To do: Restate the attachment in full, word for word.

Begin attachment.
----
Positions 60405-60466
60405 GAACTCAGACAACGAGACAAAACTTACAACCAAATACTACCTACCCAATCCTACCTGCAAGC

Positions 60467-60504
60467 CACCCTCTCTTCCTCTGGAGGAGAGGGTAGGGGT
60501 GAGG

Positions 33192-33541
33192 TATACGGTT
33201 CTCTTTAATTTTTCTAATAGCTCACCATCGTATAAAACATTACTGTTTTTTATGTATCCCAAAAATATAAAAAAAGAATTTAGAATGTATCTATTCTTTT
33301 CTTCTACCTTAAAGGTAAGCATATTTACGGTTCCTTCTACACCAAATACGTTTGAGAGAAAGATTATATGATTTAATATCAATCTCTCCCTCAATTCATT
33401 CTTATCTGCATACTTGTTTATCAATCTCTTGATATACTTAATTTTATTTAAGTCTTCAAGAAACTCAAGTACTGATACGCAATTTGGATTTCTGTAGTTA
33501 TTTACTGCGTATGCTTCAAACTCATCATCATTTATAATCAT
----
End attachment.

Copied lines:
Positions 60405-60466
60405 GAACTCAGACAACGAGACAAAACTTACAACCAAATACTACCTACCCAATCCTACCTGCAAGC

Positions 60467-60504
60467 CACCCTCTCTTCCTCTGGAGGAGAGGGTAGGGGT
60501 GAGG

Positions 33192-33541
33192 TATACGGTT
33201 CTCTTTAATTTTTCTAATAGCTCACCATCGTATAAAACATTACTGTTTTTTATGTATCCCAAAAATATAAAAAAAGAATTTAGAATGTATCTATTCTTTT
33301 CTTCTACCTTAAAGGTAAGCATATTTACGGTTCCTTCTACACCAAATACGTTTGAGAGAAAGATTATATGATTTAATATCAATCTCTCCCTCAATTCATT
33401 CTTATCTGCATACTTGTTTATCAATCTCTTGATATACTTAATTTTATTTAAGTCTTCAAGAAACTCAAGTACTGATACGCAATTTGGATTTCTGTAGTTA
33501 TTTACTGCGTATGCTTCAAACTCATCATCATTTATAATCAT